For all levels

-Play in pairs or groups of 3

- Each pair/group needs 12 2 sided counters

- Each person needs a piece of scrap paper or a small whiteboard and a pencil or marker

- Each game has 5 rounds. If pairs/groups finish one game and were fluent, move them onto the next level, otherwise have them play another game at their current level.

#### Level 1

The kids who needed more work really needed some more conceptual development around equivalent fractions. Here is a look at a record sheet from round 1I love level 1 for 4th graders and intervention/early 5th graders because it can be very hands on and there is a great deal of visual support. Take a look

This student is proving to their partner how 4/12 is the same as 1/3 by moving and re-grouping the counters |

Now the same pair is showing how 4/12 is also equal to 2/6 by moving and re-grouping the counters |

#### Level 2

The fifth graders are also working on adding fractions. For level 2 I had them each take 5 turns and record one fraction each time. Then they had to find the sum of the 5 fractions they rolled. This was great because even though the recorded some in twelfths, some in thirds, some in halves, etc, they had just practiced finding equivalent fractions and were able to quickly convert between equivalent fractions in order to find the sum of 5 different fractions. Take a look at a record sheet from level 2

I loved that they were finding the sum of 5 different fractions and that the sum often went over 1 and sometimes even over 2. It was a great way to practice (with hands on materials as a back-up) a lot of the skills that fifth graders are required to have. Each student played several games on level 2.

#### Level 3

This level was for my advanced students and some students who had been exposed further to fraction operations. They had to shake and drop the 12 counters and figure out what fraction of the counters were red. Then then had to come up with equations that equaled that number. In round 1, they had 1 equation, round 2 required 2 different equations all the way up to round 5 which had 5 different equations. I LOVED this version because they had the answer and had to come up with the problem. Depending on their comfort level, the equations varied quite a bit in complexity and uniqueness. Here is a peak at 2 different record sheets from this level.

A record sheet from level 3. Notice each equation got circled as their partner checked it. The partner circling the equation meant that they agreed |

Another record sheet from level 3 |

I love activities like this! No prep required, minimal materials and completely differentiated to meet kids below, on and above grade level. The best part is that the kids really think everyone is playing the same game. Because the materials are the same and some of the rules, they don't see how much they vary in difficulty. This series of games will become a math center during Guided Math time later in the week!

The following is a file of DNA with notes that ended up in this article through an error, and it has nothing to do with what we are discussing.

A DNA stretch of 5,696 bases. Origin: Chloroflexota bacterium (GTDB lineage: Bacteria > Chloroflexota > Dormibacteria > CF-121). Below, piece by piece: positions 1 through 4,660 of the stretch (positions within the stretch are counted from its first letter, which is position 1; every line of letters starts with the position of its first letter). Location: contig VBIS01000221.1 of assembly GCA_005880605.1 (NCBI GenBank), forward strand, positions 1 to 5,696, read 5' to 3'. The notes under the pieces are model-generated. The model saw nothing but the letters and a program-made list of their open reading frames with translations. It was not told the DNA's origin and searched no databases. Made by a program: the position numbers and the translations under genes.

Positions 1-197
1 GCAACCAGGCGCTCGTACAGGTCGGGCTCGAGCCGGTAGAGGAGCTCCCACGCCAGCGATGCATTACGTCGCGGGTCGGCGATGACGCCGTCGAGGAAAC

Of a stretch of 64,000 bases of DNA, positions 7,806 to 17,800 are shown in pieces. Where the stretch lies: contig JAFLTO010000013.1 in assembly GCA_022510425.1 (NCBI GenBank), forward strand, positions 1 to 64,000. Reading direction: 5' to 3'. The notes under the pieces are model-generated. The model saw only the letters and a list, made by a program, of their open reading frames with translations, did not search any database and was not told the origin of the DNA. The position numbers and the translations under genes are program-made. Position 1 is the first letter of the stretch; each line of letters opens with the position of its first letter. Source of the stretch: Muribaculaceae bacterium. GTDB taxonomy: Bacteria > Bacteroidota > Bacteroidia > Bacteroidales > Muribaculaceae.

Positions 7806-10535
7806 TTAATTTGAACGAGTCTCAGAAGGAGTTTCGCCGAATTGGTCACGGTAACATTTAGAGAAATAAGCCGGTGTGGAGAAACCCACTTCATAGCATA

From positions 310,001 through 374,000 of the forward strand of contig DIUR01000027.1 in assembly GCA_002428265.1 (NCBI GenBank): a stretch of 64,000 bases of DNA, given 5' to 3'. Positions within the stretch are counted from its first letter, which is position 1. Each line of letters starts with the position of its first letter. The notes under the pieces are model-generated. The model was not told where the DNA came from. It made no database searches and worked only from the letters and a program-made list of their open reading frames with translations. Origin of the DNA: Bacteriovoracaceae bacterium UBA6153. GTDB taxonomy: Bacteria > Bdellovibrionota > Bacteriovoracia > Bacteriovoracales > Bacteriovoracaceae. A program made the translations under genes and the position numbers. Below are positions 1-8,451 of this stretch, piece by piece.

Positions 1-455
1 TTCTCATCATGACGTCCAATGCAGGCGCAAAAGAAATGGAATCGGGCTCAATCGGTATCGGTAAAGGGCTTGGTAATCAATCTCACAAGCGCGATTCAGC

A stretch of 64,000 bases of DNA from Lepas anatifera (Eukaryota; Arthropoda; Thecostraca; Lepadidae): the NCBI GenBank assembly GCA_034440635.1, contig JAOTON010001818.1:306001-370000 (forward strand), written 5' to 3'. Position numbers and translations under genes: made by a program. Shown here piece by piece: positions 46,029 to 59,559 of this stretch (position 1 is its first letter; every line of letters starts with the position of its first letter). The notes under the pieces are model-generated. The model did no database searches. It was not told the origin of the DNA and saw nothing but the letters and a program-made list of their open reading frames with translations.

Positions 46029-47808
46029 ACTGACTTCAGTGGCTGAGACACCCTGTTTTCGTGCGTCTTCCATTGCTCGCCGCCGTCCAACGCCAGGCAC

How do you differentiate learning for your kids?

I love working with fractions with a dozen--it works really well with egg carton math. I have made two posts about it during the last month. nice to find another math fanatic : )

ReplyDeleteKids Math Teacher

Hi Lucy,

DeleteI also love fractions with a dozen. My students have used egg cartons, clocks and rulers in fourth and fifth grade but level 1 was a great way to revisit that with kids who needed it. Can't wait to check out your blog!

I am ready to use this game with my son. We are practicing fractions this summer, in preparation for the new school year's math curriculum (which is fraction-heavy). Thank you for sharing this game, and for adding the levels of complexity (very important for a classroom of diverse learners).

ReplyDeleteHi Evie,

DeleteThanks for the lovely comment! I am so glad you are able to use this with your son. It is a great game to work on conceptual development. Hope he has a successful year!

I am teaching third grade and would love some ideas on helping mine understand fractions better.

ReplyDeleteI would recommend you read A Focus on Fractions. It is a great book full of research and interesting ideas. It also demonstrates how to use formative assessment to uncover misconceptions.

DeleteThis is an amazing idea. I could see the 4th to 7th graders at our school really using this activity to get those fraction skills in check.

ReplyDeleteThank you.

Sheri

I love the first idea. I can even use this with some of my 3rd graders. No prep, just the way I like it. :)

ReplyDeleteDaisy Fryer at Not Your Mother's Math Class